By Jim Woods
On the surface, it appears the US economy is doing well, with an unemployment rate around 4 percent.1 But with the opioid crisis affecting more and more Americans from all walks of life, it was only a matter of time before we saw it cause large-scale changes in the world of employment.
In fact, opioid abuse has led to a serious problem for employers.
According to a recent study by Alan Krueger of Princeton University, fewer men between the ages of 25 and 54 are employed today. Nearly half of this group of men takes pain medication everyday — two-thirds of which use prescription pain medication.2 There’s no question many of these men likely want to go to work but may struggle with substance abuse or drug addiction.
Employers face a new struggle as more individuals use opioids each year. Managers may even have a difficult time finding employees who can pass a drug test. Drew Greenblatt of Merlin Steel Wire Products says drug problems lead to very high turnover and a lack of productivity as high-performing employees train new hires who don’t return to work.3 This cycle of hiring and training hurts morale as well as the employer’s bottom line.
On many occasions, employers are left covering the cost for opioid abuse. Research done by the National Safety Council shows that 59 percent of employers in Indiana have noticed painkiller use by employees while on the job.4 This fact is concerning for a variety of reasons. Painkillers should be used in moderation and under the careful watch of a medical professional. There are also a variety of side effects to consider whenever an individual uses prescription drugs that can impact the effectiveness and safety of their work. If an individual is operating heavy machinery, such as a truck or forklift, the results can be very serious — even deadly.
The Different Stages of How Painkillers Affect the Body
After an individual starts using painkillers, the body adjusts to the change of chemical levels. Eventually, more drugs are required to achieve the same effect. This cycle could lead to addiction and cause some men or women to miss work or not return to work after an injury. When painkillers are used with alcohol, a serious issue can become even worse.
For some men, substance abuse or addiction may be a way of coping with the mental and emotional pain of unemployment. The problem is, these methods of coping lead to serious health issues that only amplify their problems.
Statistics show that the growing opioid epidemic kills more than 90 Americans per day.5 Alcohol abuse also leads to approximately 241 deaths in America each day.6 These figures reinforce the fact that drug abuse is deadly.
How Employers Are Responding
Many employers have started to adapt to the challenges that come with widespread painkiller addiction. For example, employers such as Warren Fabricating & Machining have changed the work experience requirements for employment and have created apprenticeship programs.7 Some employers also offer incentives, such as cash bonuses, gift certificates or tickets to events, for not missing any days of work.8
Employers are also providing more training on the risks of painkiller abuse and increasing the amount of drug testing. At Tulkoff Food Products, for example, they’re administering twice as many drug tests now, with zero tolerance for a failed drug test.9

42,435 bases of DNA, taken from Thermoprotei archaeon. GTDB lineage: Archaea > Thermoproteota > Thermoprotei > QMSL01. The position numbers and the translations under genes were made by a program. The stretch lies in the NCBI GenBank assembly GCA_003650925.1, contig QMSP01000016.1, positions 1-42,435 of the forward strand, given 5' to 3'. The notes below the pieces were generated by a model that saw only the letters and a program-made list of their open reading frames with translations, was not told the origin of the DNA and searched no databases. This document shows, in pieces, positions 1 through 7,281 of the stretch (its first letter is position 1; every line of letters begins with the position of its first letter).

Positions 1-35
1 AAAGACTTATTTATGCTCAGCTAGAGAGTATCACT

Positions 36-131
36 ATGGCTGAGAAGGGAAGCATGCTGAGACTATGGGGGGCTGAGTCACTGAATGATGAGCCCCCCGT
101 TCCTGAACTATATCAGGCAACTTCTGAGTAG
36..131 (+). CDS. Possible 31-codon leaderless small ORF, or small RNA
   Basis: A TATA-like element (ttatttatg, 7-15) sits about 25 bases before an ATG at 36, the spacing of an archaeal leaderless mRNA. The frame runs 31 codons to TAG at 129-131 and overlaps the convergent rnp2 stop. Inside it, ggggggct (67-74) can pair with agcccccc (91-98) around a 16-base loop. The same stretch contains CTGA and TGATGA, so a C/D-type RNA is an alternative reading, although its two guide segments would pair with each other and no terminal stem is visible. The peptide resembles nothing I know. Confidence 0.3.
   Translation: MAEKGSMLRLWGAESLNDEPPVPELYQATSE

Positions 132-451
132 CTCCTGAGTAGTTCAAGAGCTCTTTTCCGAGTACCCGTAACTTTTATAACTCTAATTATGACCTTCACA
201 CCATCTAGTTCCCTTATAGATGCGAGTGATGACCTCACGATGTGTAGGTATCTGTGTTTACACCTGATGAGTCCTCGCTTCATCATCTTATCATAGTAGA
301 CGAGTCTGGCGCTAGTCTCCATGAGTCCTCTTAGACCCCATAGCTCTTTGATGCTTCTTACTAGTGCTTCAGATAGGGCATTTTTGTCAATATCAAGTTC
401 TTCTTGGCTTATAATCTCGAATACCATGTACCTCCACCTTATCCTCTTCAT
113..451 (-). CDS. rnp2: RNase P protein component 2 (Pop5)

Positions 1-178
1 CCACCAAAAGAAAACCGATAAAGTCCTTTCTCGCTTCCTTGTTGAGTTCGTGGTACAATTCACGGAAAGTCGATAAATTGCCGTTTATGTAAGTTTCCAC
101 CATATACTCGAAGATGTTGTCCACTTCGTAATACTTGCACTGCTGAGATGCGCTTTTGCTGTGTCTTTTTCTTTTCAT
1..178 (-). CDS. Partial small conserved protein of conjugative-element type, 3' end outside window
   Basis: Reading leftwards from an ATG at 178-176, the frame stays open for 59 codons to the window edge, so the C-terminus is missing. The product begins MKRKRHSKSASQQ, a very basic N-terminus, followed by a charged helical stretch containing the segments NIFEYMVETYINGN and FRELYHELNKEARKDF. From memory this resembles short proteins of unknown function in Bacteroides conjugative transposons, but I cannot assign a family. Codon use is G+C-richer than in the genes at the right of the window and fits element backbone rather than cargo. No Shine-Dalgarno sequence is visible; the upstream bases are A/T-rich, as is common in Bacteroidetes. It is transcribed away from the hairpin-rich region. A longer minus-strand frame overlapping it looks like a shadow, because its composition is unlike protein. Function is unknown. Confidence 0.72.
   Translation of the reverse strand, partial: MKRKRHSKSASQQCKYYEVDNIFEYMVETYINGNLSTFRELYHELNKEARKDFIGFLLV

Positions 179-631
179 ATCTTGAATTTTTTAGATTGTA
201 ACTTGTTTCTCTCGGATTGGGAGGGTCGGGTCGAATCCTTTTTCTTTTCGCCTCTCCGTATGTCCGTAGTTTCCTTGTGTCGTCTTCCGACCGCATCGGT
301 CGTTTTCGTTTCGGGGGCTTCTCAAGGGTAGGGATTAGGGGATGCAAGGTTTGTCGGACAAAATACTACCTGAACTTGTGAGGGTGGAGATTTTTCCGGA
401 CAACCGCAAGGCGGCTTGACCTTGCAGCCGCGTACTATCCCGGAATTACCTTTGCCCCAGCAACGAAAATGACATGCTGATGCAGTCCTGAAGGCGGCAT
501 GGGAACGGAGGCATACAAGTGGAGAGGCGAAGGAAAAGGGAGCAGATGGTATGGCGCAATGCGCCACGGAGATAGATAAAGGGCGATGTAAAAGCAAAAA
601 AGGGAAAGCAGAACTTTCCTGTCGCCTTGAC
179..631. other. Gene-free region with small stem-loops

Hope Is Found in Recovery
While it is really easy to focus on the negatives of the opiate crisis, hope can be found in the recovery process. Employers are increasingly hiring individuals in recovery and have even made recovery support a vital part of the culture in the workplace. In one such example, Jonathan Rupert of Distinctive Surfaces hired a recovering opiate addict who then introduced Rupert to his other friends in recovery. Now, 15 of the 49 employees at Distinctive Surfaces are in recovery.10 The employees encourage each other and hold each other accountable to live healthy lives.
The opioid crisis did not start overnight, and it will not be cured overnight. But the good news is we all can do something today about this problem. Educating yourself is an important first step.
If you or someone you know struggles with an opioid problem, please reach out for help right now. Talk to your doctor or call one of our admissions coordinators at The Oaks to learn about the best treatment options for you.
1 “Bureau of Labor Statistics Data.” US Bureau of Labor Statistics, Accessed September 20, 2017.
2 Krueger, Alan B. Where Have All the Workers Gone? An Inquiry into the Decline of the US Labor Force Participation Rate. Brookings Papers on Economic Activity, August 26, 2017.
3 Smialek, Jeanna. “Opioid Crisis Giving Bosses Headaches.” Press Herald, October 25, 2017.
4 “Results From a Survey of Indiana Employers.” National Safety Council and the Indiana Attorney General’s Office, October 24, 2017.
5 Cheng, Evelyn. “Goldman Sachs thinks the opioid crisis is so bad it’s affecting the economy.” CNBC, July 6, 2017.
6 “Alcohol and Public Health.” Centers for Disease Control and Prevention, June 15, 2017.
7 Schwartz, Nelson D. “Economy Needs Workers, but Drug Tests Take a Toll.” The New York Times, July 24, 2017.
8 Renee, Tara. “How To Effectively Utilize Employee Attendance Incentives.” Career Trend, October 24, 2017.
9 Saraiva, Catarina. “The Opioid Crisis Spills Into the Workplace.” St. Louis Post-Dispatch, October 25, 2017.
10 Sloan, Karen James. “Struggling to Find Workers, Some Employers Offer Opioid Addicts a Second Chance.” CNBC, September 1, 2017.
Articles posted here are primarily educational and may not directly reflect the offerings at The Oaks. For more specific information on programs at The Oaks, contact us today.